Free or subsidized therapy in Toronto?
July 16, 2006 7:33 PM   Subscribe

Depressed and broke in Toronto ... is there such a thing as therapy covered by OHIP?

Wondering if anyone can suggest a way to get therapy that's free or subsidized. I'm massively in debt and have been depressed (not because of the debt) for the better part of a decade.

Note: I know an MD can prescribe anti-depressants. I've tried that over the years and it hasn't helped--I need to speak with someone more qualified.


Thank you. Emails can be sent to
posted by anonymous to Health & Fitness (8 answers total)
This link seems to be broken, but Google has a cache of it:

How much will therapy cost? from the Centre for Addiction and Mental Health (CAMH) website

Looks like OHIP will cover it if it's from a psychiatrist. You can usually get a recommendation from your doctor.
posted by heatherann at 8:10 PM on July 16, 2006

What heatherann said. OHIP will cover many things, including paramedical treatments (naturopath, nutritionist, RMT, psychologist, etc) and psychiatry, so long as it's medically necessary and referred by your GP.
posted by dirtynumbangelboy at 8:19 PM on July 16, 2006

It is possible, but the waiting lists can be long.
If you've tried treatments for years that didn't work, you should have been referred to a specialist. Contact your doctor and ask for a referral to CAMH. It should be possible to see a psychiatrist there fairly quickly and they can arrange therapy as well. They will likely recommend both medication and therapy together and they may enrol you in a research study to justify the free treatment.
If you're looking for free, it may be your best option.
posted by Zetetics at 8:33 PM on July 16, 2006

I'm not sure of your exact situation, but here in the land of unaffordable, unsubsidized health care (the US), it's possible to find free/sliding scale therapy through university health care, and I've heard of some women's health centers that also offer it. Those might be some resources to look into, if you apply to either demographic.
posted by ruby.aftermath at 9:21 PM on July 16, 2006

I'd call your local branch of the Canadian Mental Health Association [Toronto Branch] and ask them about what options are available to you. I know there are a number of choices: private psychiatrist, community mental health services, psychologist, community nurse/social worker. Some are run through community mental health services and some not. The choice will depend on how long your willing to wait and how much of an emergency they think it is.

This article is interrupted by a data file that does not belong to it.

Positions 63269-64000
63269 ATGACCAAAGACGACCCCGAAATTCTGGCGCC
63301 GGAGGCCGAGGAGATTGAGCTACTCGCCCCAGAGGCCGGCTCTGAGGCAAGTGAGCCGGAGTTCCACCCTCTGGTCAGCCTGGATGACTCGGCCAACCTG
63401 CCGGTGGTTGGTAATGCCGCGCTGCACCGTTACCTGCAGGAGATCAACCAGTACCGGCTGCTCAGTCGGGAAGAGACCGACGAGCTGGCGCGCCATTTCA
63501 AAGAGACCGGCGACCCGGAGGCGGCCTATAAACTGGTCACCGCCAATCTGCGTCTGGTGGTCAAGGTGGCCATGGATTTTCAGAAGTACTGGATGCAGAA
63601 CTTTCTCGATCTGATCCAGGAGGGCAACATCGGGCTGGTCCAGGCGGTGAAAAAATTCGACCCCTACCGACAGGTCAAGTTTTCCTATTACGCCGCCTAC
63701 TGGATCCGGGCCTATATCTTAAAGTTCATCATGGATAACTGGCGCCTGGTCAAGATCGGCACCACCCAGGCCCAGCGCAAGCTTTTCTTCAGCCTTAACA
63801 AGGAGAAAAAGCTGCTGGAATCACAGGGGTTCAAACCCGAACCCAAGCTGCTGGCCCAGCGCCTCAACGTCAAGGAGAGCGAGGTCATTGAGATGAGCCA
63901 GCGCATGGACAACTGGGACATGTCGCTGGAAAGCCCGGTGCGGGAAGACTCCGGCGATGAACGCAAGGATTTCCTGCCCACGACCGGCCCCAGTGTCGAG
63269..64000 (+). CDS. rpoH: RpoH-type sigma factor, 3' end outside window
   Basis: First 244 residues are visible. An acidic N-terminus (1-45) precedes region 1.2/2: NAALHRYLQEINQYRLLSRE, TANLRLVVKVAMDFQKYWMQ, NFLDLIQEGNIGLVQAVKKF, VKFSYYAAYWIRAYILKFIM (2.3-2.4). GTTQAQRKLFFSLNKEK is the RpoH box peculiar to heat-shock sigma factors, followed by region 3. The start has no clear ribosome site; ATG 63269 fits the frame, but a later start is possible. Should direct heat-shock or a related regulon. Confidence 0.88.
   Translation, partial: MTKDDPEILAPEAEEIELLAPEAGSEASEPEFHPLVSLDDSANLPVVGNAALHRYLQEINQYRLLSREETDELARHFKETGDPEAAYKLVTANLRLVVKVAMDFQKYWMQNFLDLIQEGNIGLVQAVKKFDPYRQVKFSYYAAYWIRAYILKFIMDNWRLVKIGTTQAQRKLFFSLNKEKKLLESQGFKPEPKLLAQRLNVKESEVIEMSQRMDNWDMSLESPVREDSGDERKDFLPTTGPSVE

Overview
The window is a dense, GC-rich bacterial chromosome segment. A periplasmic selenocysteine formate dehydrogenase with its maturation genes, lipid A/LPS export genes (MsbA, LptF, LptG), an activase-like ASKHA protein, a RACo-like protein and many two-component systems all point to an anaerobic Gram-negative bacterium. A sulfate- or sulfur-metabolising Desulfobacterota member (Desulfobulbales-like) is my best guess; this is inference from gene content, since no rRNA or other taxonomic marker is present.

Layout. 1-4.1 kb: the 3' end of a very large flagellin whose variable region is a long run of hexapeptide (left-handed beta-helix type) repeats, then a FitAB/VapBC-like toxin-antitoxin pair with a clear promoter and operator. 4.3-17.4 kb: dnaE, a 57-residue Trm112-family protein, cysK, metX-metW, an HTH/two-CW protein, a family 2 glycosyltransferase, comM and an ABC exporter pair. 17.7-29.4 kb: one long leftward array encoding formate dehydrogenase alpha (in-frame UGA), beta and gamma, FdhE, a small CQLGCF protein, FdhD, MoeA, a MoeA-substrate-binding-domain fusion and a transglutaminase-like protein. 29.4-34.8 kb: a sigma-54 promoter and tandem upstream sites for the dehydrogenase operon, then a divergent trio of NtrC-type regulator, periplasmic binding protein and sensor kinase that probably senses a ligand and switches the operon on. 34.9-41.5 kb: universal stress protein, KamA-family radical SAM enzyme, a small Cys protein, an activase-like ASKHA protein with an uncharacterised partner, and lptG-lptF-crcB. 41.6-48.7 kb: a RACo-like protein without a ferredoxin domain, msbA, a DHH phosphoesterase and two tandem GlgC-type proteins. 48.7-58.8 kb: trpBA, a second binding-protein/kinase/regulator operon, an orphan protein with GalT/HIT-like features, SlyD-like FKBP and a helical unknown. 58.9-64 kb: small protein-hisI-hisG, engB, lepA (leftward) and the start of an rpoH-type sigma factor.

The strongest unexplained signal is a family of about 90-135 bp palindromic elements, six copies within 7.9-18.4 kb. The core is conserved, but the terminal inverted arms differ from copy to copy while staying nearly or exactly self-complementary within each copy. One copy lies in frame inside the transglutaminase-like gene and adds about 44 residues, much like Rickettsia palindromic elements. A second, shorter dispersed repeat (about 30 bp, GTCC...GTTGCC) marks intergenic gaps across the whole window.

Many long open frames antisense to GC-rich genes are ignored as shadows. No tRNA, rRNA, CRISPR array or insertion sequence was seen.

and they may enrol you in a research study to justify the free treatment.

Eek! be a guinea pig? Ugh no way, mental health services (if offered by government agencies is covered under Medicare and free to all, no need to jump through any hoops) the options I listed wont ask you to run on a tread mill for your hour of talk time and nor should you have to, your insurance covers it.
posted by squeak at 9:48 PM on July 16, 2006

oops this, "if offered by government agencies" really should be, "if funded by the government". One day I'll learn to write what I mean *sigh*

ps: Or you could start by looking here.
posted by squeak at 10:30 PM on July 16, 2006

When a close friend was getting divorced she was able to get a great therapist that charged her based on her income, so she was paying only $20 per hour session. She called the Mental Health Service Information # for Ontario (which squeak linked to) & asked for a list of therapists who charge on a sliding scale & was seeing someone (that she was very happy with) within 2 weeks.

Phone: 1-866-531-2600

If you're a woman you may want to also check out your local women's community centre as they usually have peer counseling services & generally have ties to therapists who don't charge or do the sliding scale thing.

You might also want to look into the free services that The Gerstein Centre offers.
posted by zarah at 11:08 PM on July 16, 2006

I have to agree with following up with a psychiatrist (or a GP that has experience following a depressed patient). I've heard that it can take many attempts to find the right drug (and dosage for that matter), and that combination therapies can be more effective. Plus, psychiatrists are generally covered by MSP coverage (ie: they're free).

If you're looking for short term therapy from a non-doctor, try the local community colleges. Many of them have counseling programs that are free. Ditto with major universities - UofT will likely have a student therapy office that can point you to a program that isn't just for students.
posted by Vantech at 12:18 AM on July 17, 2006

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